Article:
There was a steep rise in the number of security breaches in 2011. Part of it was due to an increase in detection and reporting, but these sophisticated attacks have definitely improved over the past few years. The sheer size of the public clouds often makes it easy for the hacker to find his way in and consequently harder to get detected.
Leasing and sharing the infrastructure comes with drawbacks, and a security threat could very well arise from within the cloud. Outside the secure enterprise firewall, the basic building blocks of security – authentication, encryption etc. have to be thought through all over again. The fact that someone else may hold the keys and passwords to your data can can greatly affect your service architecture.
With wider adoption and increasing awareness the cloud providers will have to rethink security. With better security initiatives, new audit standards (ISAE 3000) and accountability we will eventually experience a more secure cloud.
In 2011 a number of vendors launched “cloud” or “virtual cloud” editions of their traditional on-premise applications. Some analysts called it cloud washing (from brain washing), because these applications were not designed for cloud and missed some critical security and availability features.
As enterprises understand clouds better, the “real cloud” vendors will be more visible in 2012. The parameters around quality of service and enterprise SLAs will highlight the “real” cloud vendors from the rest.
The promise of “scaling linearly” has made the enterprises ride the cloud story much faster than they had planned. As data accumulates more and more data in the cloud, it opens new challenges to manage it. Zetabyte clouds are not unheard of and petabyte cloud are more common than before. And the challenge to scale is more complex for structure data, which has even more challenges in terms of quick access, transactional commits etc.
While technologies like HADOOP evolve with better offerings, the commercially available solutions aren’t mature enough yet to solve the real world big-data challenges. While most of large cloud players are still using something home grown, this year will see a big rise in commercially viable offerings which would help newer cloud providers scale better.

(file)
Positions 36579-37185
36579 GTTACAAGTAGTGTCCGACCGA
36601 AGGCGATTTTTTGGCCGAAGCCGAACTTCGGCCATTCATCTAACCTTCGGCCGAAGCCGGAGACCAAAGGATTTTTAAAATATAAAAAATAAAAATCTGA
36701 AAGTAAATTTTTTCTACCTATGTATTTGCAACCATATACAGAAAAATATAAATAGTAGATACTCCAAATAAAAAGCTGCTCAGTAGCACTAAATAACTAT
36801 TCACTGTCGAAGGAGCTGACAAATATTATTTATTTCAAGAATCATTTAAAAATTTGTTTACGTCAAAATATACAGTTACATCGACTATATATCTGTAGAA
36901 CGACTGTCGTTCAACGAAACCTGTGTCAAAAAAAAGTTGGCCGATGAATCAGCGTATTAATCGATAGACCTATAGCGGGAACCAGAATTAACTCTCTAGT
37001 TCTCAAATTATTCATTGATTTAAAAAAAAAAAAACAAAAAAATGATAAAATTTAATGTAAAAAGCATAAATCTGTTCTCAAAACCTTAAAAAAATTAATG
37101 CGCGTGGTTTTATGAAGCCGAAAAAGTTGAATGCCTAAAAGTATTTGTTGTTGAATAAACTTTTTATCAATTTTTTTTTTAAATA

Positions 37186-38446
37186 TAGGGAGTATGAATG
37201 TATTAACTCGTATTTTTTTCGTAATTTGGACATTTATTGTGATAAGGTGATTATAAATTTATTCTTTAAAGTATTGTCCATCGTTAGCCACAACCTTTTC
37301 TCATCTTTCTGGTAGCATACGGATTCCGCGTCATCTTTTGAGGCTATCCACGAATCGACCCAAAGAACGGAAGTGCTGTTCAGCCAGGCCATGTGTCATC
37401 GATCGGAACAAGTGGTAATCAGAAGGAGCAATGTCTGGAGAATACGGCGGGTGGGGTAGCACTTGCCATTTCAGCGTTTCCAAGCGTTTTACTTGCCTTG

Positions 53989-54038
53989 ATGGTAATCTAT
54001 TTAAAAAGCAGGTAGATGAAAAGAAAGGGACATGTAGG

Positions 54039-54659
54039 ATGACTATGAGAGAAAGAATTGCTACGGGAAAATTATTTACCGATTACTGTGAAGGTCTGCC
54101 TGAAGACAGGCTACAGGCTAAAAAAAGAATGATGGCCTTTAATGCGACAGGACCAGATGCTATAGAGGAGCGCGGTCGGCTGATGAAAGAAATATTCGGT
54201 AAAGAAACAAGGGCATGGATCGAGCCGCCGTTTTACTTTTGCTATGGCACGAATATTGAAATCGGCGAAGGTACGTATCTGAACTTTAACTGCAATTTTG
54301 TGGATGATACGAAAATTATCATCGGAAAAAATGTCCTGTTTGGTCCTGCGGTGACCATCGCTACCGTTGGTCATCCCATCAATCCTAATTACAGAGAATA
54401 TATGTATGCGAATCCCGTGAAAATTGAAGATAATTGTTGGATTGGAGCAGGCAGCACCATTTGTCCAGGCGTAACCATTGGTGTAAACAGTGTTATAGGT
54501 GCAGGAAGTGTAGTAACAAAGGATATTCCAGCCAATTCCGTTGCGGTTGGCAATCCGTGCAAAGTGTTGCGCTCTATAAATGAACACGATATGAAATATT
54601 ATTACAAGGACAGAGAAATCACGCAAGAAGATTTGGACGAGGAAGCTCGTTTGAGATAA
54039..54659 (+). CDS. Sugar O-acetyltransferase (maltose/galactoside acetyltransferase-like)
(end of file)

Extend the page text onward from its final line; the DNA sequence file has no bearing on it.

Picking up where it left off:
Another interesting trend to watch will the changing nature of cloud storage. Unlike compute the cloud storage doesn’t offer any classification on quality of service. The hierarchy within cloud, “less available” or “offline” option, will save cost and something we would likely see in 2012.
Public clouds are still considered external to an enterprise. This year will see better integration of cloud with enterprise resources like Active Directory for improved security, single sign-on and seamless access.
Integration between different cloud services like Salesforce.com will also be key for different enterprise teams to exchange data and collaborate.
The fear of single vendor lock-ins drove the need for some highly successful open standards like Open Storage, NDMP and NFS. With high adoption of Object based storage (AWS S3) and new no-SQL databases (AWS DynamoDB, Google BigTable), the new cloud players would be forced to make their solutions API-compatible with the leading players. This would be drive customer adoption and better cloud friendly designs, without the fear of vendor lock-ins.
Amazon is a role model for server-oriented architectures. As different cloud options become viable, new cloud application architectures may not restrict to using a single cloud backend for different service components.
Load balancing, fear of single vendor lock-ins and high availability of cloud infrastructure will open doors for cloud balancing. Vendors will look for ways to make sure they can build cloud services with what’s best available from different vendors and also use interoperability to balance the cloud between different cloud backends.